Having enjoyed the peace of Mallipo and Chollipo beaches and the rich rewards of Chollipo arboretum on previous visits to Taean-gun, for LKL’s third visit to the county it was time to explore the coastline elsewhere. This time, we were to venture into Anmyeondo, Korea’s 6th-largest island, where the attractions include a recreational forest and a public arboretum.
Anmyeondo is also home to two items of Taean’s scenic heritage as listed on the Cultural Heritage Administration website (something I often consult to discover items worthy of a detour when I visit a place for the first time). Natural Monument #138 is a population of Goldenrain Trees on Bangpo beach, and Scenic Site #69 – Halmibawi and Harabibawi Rocks on Ggotji Beach – is known as one of the best places to see the sunset anywhere in the country. Anmyeondo is also known for its native pine trees, once valuable for construction of temples, palaces and ships. With these things in mind, we booked a modest hotel on Bangpo beach, which is within walking distance of Ggotji Beach, for our stay. I had reckoned that Ggotji Beach was likely to be busier than the lesser-known Bangpo, so judged that the latter, with its scenic Goldenrain trees, would be an ideal base.
Anmyeondo. The name literally means something like the Isle of Rest and Calm, or the Isle of Comfortable Sleep. The name Taean has similar connotations, and each time I have visited so far it has lived up to its name. But Anmyeondo only became an island in the 17th century, and its name contains a certain amount of wishful thinking. Further up the coast, pretty much on the westernmost point of the Taean peninsula, is a strait known as Anheungryang where in the first 60 years of the Joseon dynasty around 200 ships were lost.
During the Goryeo dynasty laborious efforts were made to provide a short-cut around those dangerous waters – literally: they tried digging a canal to cut Taean off from the mainland, enabling ships to travel up the eastern side of what is now Anmyeondo, through 7km of inland waterway, emerging into the West Sea via Garorim Bay, a calm inlet on the north side of the Taean peninsula. But engineering technology of the day was not up to the task, and it was not until the reign of King Injo that a less ambitious canal was dug, creating the island of Anmyeondo. While this did not solve the problem of having to sail around the westernmost reefs of the Taean peninsula, it allowed ships to avoid the rocks on the southwest corner of Anmyeondo where rice shipments often went down. Some sources also suggest that the west coast of Anmyeondo was a favourite spot for Japanese pirates to ambush grain shipments being sent northwards to Seoul, so the canal eliminated some of that hunting ground. The canal was completed in 1638.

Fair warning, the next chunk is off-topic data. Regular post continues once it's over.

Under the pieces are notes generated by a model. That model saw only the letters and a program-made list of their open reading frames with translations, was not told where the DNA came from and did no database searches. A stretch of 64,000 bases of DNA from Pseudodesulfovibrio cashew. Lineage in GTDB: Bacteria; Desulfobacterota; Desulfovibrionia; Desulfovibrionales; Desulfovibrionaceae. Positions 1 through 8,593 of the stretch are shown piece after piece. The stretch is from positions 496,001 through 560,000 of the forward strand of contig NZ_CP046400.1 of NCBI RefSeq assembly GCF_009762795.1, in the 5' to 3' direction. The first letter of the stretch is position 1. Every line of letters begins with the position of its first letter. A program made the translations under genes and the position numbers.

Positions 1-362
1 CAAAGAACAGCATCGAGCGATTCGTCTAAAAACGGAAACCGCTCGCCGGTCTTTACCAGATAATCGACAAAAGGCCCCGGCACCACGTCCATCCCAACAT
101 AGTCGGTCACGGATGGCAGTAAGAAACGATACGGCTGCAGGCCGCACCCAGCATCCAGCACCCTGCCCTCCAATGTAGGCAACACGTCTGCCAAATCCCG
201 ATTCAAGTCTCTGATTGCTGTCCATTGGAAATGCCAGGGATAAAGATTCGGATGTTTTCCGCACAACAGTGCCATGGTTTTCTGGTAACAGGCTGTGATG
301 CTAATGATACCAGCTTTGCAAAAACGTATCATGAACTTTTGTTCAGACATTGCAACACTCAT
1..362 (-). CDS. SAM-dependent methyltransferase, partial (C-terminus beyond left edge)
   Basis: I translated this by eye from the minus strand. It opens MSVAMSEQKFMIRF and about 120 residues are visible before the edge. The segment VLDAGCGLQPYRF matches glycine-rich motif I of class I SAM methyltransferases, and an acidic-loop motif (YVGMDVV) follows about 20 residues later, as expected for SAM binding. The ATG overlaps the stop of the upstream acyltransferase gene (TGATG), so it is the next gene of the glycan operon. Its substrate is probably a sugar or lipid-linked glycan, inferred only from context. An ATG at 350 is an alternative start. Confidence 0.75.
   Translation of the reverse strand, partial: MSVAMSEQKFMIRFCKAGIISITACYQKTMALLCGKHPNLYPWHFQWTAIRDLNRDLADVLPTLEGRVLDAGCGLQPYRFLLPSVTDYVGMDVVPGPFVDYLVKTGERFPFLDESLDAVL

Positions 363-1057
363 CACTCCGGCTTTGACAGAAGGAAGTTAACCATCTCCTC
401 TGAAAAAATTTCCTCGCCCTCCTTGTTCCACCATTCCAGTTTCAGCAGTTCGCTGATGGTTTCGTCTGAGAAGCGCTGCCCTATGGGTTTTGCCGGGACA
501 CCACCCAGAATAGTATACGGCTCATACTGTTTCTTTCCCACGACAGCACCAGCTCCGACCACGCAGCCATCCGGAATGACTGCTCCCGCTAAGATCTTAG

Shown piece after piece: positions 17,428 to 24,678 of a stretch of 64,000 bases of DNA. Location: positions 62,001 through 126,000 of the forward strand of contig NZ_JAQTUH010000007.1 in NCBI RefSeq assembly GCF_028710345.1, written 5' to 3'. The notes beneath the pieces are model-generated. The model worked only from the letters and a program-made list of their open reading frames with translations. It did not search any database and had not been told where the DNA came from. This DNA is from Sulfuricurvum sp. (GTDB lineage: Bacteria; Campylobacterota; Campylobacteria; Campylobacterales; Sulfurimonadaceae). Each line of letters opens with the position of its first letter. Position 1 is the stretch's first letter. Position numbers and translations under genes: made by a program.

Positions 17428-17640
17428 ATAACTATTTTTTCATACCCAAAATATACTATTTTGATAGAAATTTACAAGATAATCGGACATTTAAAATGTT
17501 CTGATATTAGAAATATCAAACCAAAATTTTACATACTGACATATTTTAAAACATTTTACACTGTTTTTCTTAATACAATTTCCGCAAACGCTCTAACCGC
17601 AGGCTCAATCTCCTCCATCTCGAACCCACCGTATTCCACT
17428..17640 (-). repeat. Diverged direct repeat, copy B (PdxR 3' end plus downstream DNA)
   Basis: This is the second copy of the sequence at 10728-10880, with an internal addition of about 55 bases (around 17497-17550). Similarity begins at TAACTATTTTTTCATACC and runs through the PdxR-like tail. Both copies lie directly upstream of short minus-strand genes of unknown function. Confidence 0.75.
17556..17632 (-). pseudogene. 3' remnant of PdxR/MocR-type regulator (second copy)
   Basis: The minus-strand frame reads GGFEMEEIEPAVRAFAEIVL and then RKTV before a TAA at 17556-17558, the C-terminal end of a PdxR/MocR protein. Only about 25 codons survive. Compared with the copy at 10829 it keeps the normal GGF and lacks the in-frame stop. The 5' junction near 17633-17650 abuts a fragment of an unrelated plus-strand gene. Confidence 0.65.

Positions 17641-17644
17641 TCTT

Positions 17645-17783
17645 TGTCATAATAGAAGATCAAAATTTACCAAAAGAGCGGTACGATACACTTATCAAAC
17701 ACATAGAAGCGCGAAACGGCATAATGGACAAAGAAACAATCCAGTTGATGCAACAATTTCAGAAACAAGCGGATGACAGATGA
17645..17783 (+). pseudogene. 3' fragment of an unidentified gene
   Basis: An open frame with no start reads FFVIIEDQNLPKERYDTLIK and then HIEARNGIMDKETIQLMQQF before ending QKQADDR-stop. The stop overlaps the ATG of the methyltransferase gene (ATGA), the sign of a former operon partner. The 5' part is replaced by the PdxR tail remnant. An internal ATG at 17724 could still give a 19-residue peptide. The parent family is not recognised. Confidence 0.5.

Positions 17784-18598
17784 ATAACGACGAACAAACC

When day dawned on my first morning on Anmyeondo, I walked up and down the Bangpo beach, and slightly inland, trying to find anything that fitted the description of Natural Monument #138 – the population of Goldenrain Trees – or any location that looked remotely like the photographs on the Cultural Heritation Administration website, but drew a blank. I probably saw them without realising their significance. Somewhat disappointed at failing to tick off another official heritage item, I decided instead to walk southwards over the headland to Ggotji beach and find some coffee. There is a well-signposted scenic coastal path that runs all the way up the west side of Anmyeondo and up further along the Taean mainland, and this was the route I followed in search of breakfast.
On Ggotji beach, ajummas were digging for shellfish, and early-rising sightseers were strolling on the flat sands. The tide was out, and you could walk to the famous Halmibawi and Harabibawi (Grandma and Grandpa Rocks) along a white path of broken seashells. I walked out as far as the rocks, then grabbed myself a coffee from the range of snack stalls in the car park between the beach and Korea Flower Park, before strolling back to Bangpo beach the way I had come. I had a rendezvous arranged with Chris and Eunok.
The early afternoon was spent in a walk around Anmyeondo’s pine forest (안면도 자연휴양림), and a visit to the scenic arboretum (안면도 수목원) – a large park beautifully landscaped and planted, well worth a visit, just across the road from the forest. We then returned to the Tulip festival.
As the afternoon came to an end, we bought some beers and snacks from an ajumma and sat at a plastic table on the beach watching the sun go down behind the rocks. Unfortunately the yellow dust in the air got in the way of the best sunset, but it’s still a nice place to be at the end of a day.
As night fell, we drove to the northernmost point of the island in search of some dinner: it was the last day or two of the jukkumi (주꾸미) season. The small webfoot octopus is something of a local delicacy: at this time of year the squid are pregnant, and the body is fully of tiny roe, each the size and texture of a small grain of rice, which will become the next generation. I have to say that I didn’t find it particularly appetising: the legs rather rubbery and tasteless, and the bodies somehow managing to taste richly of not very much. Maybe it was the way we cooked it. But Chris’s father was reportedly happy to be given a doggy bag of the bodies we didn’t eat: apparently it’s an old-style snack, regarded as something of a delicacy. We retired to our beach hotel, grabbing a soju and snacks from the hotel’s convenience store, watching people let off small fireworks on the beach.
- The (un)Natural and Cultural History of Korean Goldenrain Tree, Arnoldia (The journal of Harvard’s Arnold Arboretum) Volume 64 Number 1 2006
- Why did they make Anmyeondo an island during the Joseon dynasty? Opinion News (Korean), 17 October 2017